Congress Members Tell USDA Not To Speed Up Poultry Lines

WASHINGTON — It appears the Agriculture Department’s controversial plan to create faster line speeds in poultry processing plants has hit another snag. On Monday, 68 members of Congress — nearly all Democrats — signed a letter to Secretary Tom Vilsack asking that he scrap the proposal until the agency has addressed all the concerns raised by public health and labor groups.

“While we strongly support modernizing our food safety system and making it more efficient, modernization should not occur at the expense of public health, worker safety, or animal welfare,” the House lawmakers wrote. “We therefore harbor serious concerns over what we believe are the [agency's] inadequate considerations to date of these issues in promulgating this rule.”

The White House and the Agriculture Department have been moving forward with a plan that would remove many of the Food Safety Inspection Service inspectors who examine chickens for defects off the production line in poultry plants. That would leave much of the inspection duties to the poultry companies themselves, while also raising the cap on how many birds per minute can move down the line.

The Agriculture Department has said it simply wants to modernize the inspection process by allowing the remaining inspectors to focus instead on unseen dangers like bacteria; by expanding a pilot program already in place, the move would phase out an estimated 800 inspection jobs and save roughly $95 million over three years, according to the department. Not surprisingly, the poultry lobby enthusiastically backs the proposal.

But public health groups say the move would diminish inspections and endanger consumers. Meanwhile, advocates for poultry workers say the faster line speeds would make an already frantic pace even worse, possibly increasing the already high incidence of occupational health hazards like the painful hand-and-arm condition known as carpal tunnel syndrome.

The letter from members of Congress cited the 42,000 cases of salmonellosis reported each year by the Centers for Disease Control. “[I]t is unclear whether FSIS’s poultry slaughter proposal will actually reduce illness rates; in fact, there is evidence that rates may increase,” the lawmakers wrote. “The lack of good data raises substantial uncertainty in the agency’s assessment.”

The letter also cited the already high injury rates suffered by poultry workers due to repetitive motions, and wondered if the new rule would exacerbate those problems. “Poultry slaughterhouse workers in particular perform one of the most dangerous jobs in the nation,” lawmakers wrote. “Production line speed is a leading cause of unacceptably high levels of worker injuries in the poultry industry.”

Last year the Government Accountability Office released a report that found the Agriculture Department’s proposal was based on bad data. In analyzing the effects of expanding the pilot program, the agency relied on data that was more than a decade old. Sen. Kirsten Gillibrand (D-N.Y.), who requested the report, said the GAO’s findings proved that the USDA’s poultry proposal was “not formulated on a strong scientific basis.”

According to the Occupational Safety and Health Administration, poultry workers suffer injuries at a rate at least twice as high as the general workforce. As HuffPost reported last year, a recent government study of workers at a poultry plant in South Carolina found that a whopping 4 out of 10 showed signs of carpal tunnel syndrome.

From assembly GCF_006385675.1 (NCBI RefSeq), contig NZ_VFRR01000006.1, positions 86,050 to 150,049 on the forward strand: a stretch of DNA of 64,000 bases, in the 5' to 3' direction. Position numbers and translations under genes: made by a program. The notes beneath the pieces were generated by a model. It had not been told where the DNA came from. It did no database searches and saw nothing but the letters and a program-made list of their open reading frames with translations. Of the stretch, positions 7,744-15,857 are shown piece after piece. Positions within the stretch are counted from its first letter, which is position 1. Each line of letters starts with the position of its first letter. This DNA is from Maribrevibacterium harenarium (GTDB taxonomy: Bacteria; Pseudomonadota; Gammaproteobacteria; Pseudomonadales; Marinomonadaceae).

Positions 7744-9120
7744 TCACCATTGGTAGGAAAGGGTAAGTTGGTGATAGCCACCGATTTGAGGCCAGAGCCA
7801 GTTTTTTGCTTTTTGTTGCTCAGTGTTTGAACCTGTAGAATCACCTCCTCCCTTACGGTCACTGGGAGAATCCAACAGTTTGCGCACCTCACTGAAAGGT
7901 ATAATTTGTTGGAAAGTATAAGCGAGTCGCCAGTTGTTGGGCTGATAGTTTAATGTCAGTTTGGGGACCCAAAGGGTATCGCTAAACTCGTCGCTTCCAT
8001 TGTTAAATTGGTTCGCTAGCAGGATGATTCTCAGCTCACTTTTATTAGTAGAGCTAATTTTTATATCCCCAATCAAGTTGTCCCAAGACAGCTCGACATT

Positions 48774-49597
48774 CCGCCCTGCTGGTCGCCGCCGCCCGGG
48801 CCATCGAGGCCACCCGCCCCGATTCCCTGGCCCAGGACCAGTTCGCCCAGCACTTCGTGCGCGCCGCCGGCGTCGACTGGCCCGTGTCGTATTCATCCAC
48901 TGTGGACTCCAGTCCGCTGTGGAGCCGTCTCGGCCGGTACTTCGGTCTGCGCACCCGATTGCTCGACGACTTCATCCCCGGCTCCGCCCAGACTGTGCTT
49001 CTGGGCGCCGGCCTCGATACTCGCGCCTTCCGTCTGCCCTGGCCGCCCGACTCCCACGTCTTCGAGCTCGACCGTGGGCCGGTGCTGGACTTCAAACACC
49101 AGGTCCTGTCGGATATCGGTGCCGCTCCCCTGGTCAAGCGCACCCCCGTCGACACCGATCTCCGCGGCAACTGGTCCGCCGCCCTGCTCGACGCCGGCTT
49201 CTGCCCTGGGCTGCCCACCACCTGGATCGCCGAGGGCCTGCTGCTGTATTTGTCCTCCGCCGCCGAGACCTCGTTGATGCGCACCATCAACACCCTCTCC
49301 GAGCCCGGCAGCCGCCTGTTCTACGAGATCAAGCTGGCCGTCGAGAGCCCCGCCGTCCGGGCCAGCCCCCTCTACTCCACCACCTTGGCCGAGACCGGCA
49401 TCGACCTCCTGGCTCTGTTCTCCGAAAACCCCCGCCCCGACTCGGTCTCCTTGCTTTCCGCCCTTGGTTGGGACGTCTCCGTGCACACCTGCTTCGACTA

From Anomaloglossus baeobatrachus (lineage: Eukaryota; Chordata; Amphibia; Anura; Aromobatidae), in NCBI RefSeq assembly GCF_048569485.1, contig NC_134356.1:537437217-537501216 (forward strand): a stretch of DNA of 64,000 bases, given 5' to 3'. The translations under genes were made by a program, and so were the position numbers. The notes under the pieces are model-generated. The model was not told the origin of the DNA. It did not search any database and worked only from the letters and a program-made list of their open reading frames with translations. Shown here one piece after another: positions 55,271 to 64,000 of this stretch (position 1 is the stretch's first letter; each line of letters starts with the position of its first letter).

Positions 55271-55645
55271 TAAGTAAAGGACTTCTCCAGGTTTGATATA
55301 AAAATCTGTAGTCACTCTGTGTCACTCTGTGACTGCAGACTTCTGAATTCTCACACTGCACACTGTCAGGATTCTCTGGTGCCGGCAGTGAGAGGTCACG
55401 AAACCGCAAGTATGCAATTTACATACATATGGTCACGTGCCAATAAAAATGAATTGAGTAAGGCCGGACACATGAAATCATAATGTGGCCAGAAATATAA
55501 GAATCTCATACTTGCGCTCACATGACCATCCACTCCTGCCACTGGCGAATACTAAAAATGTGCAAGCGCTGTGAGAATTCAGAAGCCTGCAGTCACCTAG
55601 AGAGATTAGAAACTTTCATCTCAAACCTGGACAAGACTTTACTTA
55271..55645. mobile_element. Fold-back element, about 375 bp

More From FoodService Director

Managing Your Business
busy kitchen

While catering a wedding for a previous employer years ago, Rahul Shrivastav—now director of catering at University of Michigan—found himself in a panic when an elevator malfunction put salad service on hold. “The wedding was in a very old building and the elevator had issues,” he says. “We had 200 plated salads in the freight elevator when it got stuck. The dinner needed to start—they were doing their toasts.” In a panic, Shrivastav hustled up a plan B: His team would station a chef outside the ballroom, and he’d plate new salads right there.

Luckily, the elevator was fixed in...

Menu Development
beau rivage resort blended burger

Stealth health is so 1998. When author Evelyn Tribole’s original book on sneaking healthy add-ons into meals was published nearly 20 years ago, there may have been a genuine nutrition need to fill. But as today’s diners are increasingly requesting more produce at the center of the plate, another need has taken the lead: a desire for creativity. Here’s how operators are openly blending meat with other ingredients—or eliminating animal products entirely—to take protein to another level.

In April, dining halls at Yale University in New Haven, Conn., began offering the Beyond Burger, a...

Ideas and Innovation
desserts plate

We’re knocking down a wall in our bar area, which will create a more inviting atmosphere and allow us to host a coffee and dessert bar in the space on off nights when the bar is closed.

Ideas and Innovation
soup sandwich

Aside from Black Friday shoppers, there may be no crowd of people more eager to get to their bounty than wedding guests headed for the passed appetizers. While they’re surely thrilled for the bride and groom, that feeling comes second to the thrill of landing that first shrimp skewer—especially after a long ceremony. Same goes for work-related cocktail parties. Caught up in an awkward conversation? Oh look, it’s the mini-grilled cheese guy!

This month, FoodService Director takes a deep dive into catering, from the latest and greatest in menus to starting a new program at your...

FSD Resources